I love that title. It’s so evocative of what the technique actually does – changing your perspective. Here’s a couple of one-point perspective shots from one of my movies.
Hi, my name is Miguel Parga, I’m a filmmaking teacher. That sounds almost like I’m introducing myself at a Filmmakers Anonymous meeting. I guess that’s not far from the truth. For those of us who have the film bug, we understand. When you're into film, mere marginal involvement is never good enough. It often turns into an obsession. For me it’s an addiction.
Fellini said: “Film is a decease. It’s cure: more film.” He was right.
But what is it exactly that we’re addicted to? Many things I suppose, but for me, it has to do a lot with the way films make me see the world in a different light.
That’s what we do as artists, help others see the world differently. When that happens, colors seem brighter, smells amplify, sensations become all-encompassing. It feels almost like a communion with forces beyond us, like we’re connected to millions of other lives and somehow we are all feeling this together.
Don't you love it when you walk out of a movie theater yet somehow you're still in the movie? The world outside feels just like the fantasy world of the film. It's marvelous.
It doesn’t last long. Then we start craving it.
It’s no secret to those who know me that one of my favorite filmmakers is Stanley Kubrick.
Kubrick used the one-point perspective shot in his work quite often. There’s even a youtube video of a bunch of his shots cut together to music. Here’s the link.
Here’s how the genius of Kubrick worked. A one-point perspective shot is when all the horizontal lines in your frame, if you were to extend them infinitely, would disappear into a point, usually at the center of the frame. That’s the vanishing point. Think about looking at a train track disappearing in the distance.
Kubrick used the shot endlessly, both static and moving. Here are some examples.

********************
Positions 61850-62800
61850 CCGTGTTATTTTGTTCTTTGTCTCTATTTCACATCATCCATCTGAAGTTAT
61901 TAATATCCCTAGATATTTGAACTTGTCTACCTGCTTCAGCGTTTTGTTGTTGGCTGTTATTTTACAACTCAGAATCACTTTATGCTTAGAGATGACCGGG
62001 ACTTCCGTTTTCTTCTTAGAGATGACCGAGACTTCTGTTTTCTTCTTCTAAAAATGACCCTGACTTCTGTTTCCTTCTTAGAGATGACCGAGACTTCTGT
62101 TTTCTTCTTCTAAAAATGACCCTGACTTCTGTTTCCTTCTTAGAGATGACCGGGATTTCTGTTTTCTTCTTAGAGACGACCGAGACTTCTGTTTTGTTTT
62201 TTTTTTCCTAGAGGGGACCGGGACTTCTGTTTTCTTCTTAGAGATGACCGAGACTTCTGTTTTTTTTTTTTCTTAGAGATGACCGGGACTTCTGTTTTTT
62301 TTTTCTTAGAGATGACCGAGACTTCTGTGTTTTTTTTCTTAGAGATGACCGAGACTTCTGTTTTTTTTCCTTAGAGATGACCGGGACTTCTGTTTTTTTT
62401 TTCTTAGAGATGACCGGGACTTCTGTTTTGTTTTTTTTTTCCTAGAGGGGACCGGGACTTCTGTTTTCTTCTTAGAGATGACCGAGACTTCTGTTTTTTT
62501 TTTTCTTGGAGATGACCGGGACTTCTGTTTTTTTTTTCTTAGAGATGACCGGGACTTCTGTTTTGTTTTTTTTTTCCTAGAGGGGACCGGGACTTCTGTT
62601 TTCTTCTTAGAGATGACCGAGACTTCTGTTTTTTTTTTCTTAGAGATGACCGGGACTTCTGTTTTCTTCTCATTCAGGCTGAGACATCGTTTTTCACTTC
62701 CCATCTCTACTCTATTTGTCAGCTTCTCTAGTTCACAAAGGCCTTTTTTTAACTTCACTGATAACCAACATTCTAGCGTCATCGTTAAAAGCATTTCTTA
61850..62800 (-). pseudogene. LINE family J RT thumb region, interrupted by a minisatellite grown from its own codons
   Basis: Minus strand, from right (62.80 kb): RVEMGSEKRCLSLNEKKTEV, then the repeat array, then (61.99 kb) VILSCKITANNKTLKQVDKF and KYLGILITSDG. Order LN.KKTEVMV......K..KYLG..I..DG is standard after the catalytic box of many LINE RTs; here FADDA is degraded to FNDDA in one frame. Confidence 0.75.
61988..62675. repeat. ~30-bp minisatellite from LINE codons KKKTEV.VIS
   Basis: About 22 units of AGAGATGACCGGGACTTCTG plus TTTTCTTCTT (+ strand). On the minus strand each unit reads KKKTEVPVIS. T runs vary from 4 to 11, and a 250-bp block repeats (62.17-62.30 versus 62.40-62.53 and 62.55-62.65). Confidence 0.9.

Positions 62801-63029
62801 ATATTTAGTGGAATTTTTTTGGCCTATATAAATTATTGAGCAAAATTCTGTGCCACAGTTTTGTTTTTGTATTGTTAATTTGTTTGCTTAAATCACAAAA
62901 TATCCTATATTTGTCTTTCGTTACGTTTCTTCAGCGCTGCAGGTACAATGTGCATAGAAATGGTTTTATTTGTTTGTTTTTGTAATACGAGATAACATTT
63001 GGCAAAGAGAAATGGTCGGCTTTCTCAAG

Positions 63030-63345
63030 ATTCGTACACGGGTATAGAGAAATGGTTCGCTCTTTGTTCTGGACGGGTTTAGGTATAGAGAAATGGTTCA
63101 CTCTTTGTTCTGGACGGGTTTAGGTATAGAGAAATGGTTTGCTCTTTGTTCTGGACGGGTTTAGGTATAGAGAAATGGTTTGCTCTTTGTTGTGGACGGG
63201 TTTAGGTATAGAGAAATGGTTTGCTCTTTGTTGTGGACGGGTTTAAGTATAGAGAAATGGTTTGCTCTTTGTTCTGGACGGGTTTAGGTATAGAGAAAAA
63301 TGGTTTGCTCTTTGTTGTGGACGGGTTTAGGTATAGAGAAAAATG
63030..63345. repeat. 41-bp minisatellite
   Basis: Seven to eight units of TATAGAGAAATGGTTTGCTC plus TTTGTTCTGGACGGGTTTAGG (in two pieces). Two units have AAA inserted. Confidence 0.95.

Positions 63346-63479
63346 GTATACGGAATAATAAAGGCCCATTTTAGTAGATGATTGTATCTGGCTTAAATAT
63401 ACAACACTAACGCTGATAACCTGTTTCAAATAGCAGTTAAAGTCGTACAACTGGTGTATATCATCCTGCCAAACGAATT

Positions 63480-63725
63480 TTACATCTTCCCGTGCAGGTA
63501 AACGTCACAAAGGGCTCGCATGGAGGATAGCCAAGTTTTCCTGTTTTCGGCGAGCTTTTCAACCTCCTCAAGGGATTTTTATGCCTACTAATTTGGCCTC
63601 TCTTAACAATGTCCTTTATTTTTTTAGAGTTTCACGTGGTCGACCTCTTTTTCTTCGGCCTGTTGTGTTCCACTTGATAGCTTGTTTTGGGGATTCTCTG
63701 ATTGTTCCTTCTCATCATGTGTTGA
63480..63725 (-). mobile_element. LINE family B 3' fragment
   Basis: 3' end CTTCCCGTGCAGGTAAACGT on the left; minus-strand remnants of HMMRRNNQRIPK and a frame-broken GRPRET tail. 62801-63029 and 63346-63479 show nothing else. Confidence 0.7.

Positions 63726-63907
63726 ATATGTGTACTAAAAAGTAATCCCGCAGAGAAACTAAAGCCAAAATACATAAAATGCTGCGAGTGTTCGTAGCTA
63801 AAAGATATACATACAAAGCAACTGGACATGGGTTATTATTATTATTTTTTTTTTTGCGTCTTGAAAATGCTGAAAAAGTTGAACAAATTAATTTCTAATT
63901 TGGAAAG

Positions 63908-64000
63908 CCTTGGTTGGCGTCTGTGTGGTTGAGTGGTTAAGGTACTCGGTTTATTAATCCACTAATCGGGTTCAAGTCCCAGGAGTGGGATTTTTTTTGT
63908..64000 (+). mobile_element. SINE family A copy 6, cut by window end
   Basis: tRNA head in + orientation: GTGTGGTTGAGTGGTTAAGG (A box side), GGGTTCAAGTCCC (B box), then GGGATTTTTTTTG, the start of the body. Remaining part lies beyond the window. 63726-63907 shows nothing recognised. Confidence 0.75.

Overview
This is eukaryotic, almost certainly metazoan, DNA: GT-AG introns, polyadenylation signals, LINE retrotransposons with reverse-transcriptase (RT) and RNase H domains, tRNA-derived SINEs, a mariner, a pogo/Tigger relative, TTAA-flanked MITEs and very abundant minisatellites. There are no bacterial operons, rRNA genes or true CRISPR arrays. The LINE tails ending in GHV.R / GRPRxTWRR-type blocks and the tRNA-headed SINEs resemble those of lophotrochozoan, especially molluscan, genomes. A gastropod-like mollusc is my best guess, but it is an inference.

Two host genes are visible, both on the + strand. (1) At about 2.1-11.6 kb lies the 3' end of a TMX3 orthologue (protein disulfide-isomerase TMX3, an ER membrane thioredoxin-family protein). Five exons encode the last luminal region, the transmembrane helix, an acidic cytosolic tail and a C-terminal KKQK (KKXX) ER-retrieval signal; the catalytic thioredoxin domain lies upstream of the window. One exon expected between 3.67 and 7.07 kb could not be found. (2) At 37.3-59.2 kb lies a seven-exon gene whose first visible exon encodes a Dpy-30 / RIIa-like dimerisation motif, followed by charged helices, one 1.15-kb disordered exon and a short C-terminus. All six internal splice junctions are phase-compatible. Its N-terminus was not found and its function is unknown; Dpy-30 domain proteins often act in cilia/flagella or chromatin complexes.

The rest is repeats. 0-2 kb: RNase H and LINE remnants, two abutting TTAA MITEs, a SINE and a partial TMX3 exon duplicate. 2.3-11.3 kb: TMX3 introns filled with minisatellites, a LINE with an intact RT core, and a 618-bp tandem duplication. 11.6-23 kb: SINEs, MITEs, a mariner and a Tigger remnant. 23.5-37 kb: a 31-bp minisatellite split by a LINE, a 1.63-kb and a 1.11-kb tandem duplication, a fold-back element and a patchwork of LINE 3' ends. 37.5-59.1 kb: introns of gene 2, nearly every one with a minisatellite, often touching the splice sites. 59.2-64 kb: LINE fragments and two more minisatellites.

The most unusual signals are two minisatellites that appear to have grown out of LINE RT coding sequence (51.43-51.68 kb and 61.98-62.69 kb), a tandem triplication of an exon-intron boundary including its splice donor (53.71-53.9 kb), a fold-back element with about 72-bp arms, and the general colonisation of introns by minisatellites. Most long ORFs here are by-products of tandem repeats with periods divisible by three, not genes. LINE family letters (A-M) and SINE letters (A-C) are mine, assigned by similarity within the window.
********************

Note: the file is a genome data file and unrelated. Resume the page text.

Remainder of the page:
Humans don’t usually see the world in one-point perspective. It happens, but it's not that common. If you’re in a room, your head usually sits a bit above where it would have to be for the lines in the room to disappear into one vanishing point in the center.
In order for this to happen you have to lower your gaze by about a foot.
Go ahead. Try it. Get up. Go to the middle of the room, then crouch down about a foot, and look at the room from that vantage point.
Different right? Walks around looking for shots.
You just forced yourself to look at the world in a different way. This is what Kubrick is making you do. Whether you want to or not, he's forcing you to do it.
Remember that scene in Dead Poets Society, Robin Williams tells his students to get up on top of his desk, just to remind themselves that they must look at the world from a different point of view.
This is what art is supposed to do. Yes, it’s there to entertain and all that, but it can also serve a much higher purpose. It can wake us up from the stupor we fall into every day. Humans have a defense mechanism. We tune out. Art shakes us up. It wakes us up to the beauty that was always there and we stopped noticing.
Kubrick forces you to look at the world differently. When you crouch down, you’re looking at the world from the point of view of somebody that height – a child perhaps. In this way the director forces, not only a change of perspective, but a psychological change as well. He wants you to look at the world through the eyes of a child.
He wants you to remember what the world looked like from that height, when your imagination was open, and you saw the universe with new eyes. Pretty brilliant, I'd say.
Now go watch some movies! Kubrick ones!